Wall Street stocks have been mostly on a record-setting uptrend and that has raised concerns from C-suite executives tasked with managing a corporation’s money, according to a quarterly survey conducted by Deloitte.
More than 80% of chief financial officers surveyed by accounting firm Deloitte said U.S. stock markets are overvalued, marking the highest level since Deloitte began conducting its quarterly poll about eight years ago.
Overvalued markets are worrying CFOs
The findings underline an increasing sense of dread by market participants that stock valuations have become bloated after the S&P 500 index SPX, +0.06% the Dow Jones Industrial Average DJIA, -0.04% and the Nasdaq Composite Index COMP, +0.07% have registered repeated records and remain less than a percentage point from fresh records in recent trade.
The Dow has rung up 42 all-time highs in 2017, the S&P 500 index has booked 37 records, while the Nasdaq has ended at a record 49 times, so far this year.
Fretting about stock-market valuations isn’t new. According to a July study by StarCapital Research, the U.S. has the least affordable equity market in the world.
A mounting chorus of industry participants worrying about inflated equity values doesn’t mean that stocks will experience a pronounced downdraft soon, but it does raise the question about the level of returns investors can expect to see as the market creeps higher, and as volatility, as measured by the CBOE Volatility Index VIX, -0.83% or VIX, remains at a subdued level of 10. That represents around its lowest levels in history and way below its historic average around 20.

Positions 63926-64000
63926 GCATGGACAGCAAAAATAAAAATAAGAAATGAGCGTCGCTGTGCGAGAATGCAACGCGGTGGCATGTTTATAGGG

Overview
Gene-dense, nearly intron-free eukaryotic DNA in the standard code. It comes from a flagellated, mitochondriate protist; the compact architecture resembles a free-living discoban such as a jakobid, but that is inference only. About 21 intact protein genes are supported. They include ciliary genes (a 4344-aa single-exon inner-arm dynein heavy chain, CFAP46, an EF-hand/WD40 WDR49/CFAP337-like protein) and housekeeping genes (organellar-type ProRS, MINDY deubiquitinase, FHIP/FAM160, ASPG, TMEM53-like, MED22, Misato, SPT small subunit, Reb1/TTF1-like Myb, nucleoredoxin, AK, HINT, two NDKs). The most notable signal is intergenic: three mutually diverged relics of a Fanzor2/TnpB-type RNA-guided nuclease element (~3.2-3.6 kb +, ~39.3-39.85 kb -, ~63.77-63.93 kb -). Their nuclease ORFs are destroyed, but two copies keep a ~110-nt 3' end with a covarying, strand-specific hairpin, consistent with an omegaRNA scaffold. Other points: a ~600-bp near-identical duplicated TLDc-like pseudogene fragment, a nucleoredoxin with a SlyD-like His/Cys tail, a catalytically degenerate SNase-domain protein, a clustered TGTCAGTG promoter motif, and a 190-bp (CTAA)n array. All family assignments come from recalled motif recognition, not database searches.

Read: Opinion: A bear market could hit U.S. stocks any time now
MarketWatch’s Mark Hulbert warns that when stocks become elevated, it doesn’t take much to tip them over the edge into a sharp fall, with seemingly no external triggers. That’s not to mention all the genuine external tensions abounding. Those include elevated antagonism between the U.S. and North Korea, which recently threatened to detonate a hydrogen bomb in the Pacific Ocean this weekend, and a Federal Reserve attempting a historic right-sizing of its asset portfolio even as its leader has described stubbornly low levels of inflation a “mystery.”
MarketWatch’s Ciara Linnane points out that the Deloitte survey is part of a broader decline in Wall Street optimism about the market and the economic outlook, with net optimism tumbling to 29% in the third quarter from 44% in the second quarter. Paralysis in Washington, after markets roared higher on hopes that President Donald Trump would enact pro-market policies, also has been a factor behind dwindling hopes.
To be sure, not everyone is in a dour mood about markets. Laszlo Birinyi, who accurately forecast that the S&P 500 would hit 2,500 by September, thinks the stock market has more room to run before 2017 is over.
The longtime bull attributes his outlook to the belief that market enthusiasm remains pessimistic, which he thinks is a contraindicative signal. He theorizes that the more exuberance swirling around in the market, the greater the likelihood of a sudden unexpected downturn, with an abundance of pessimism likely decreasing the chance of stumbling into a sharp selloff.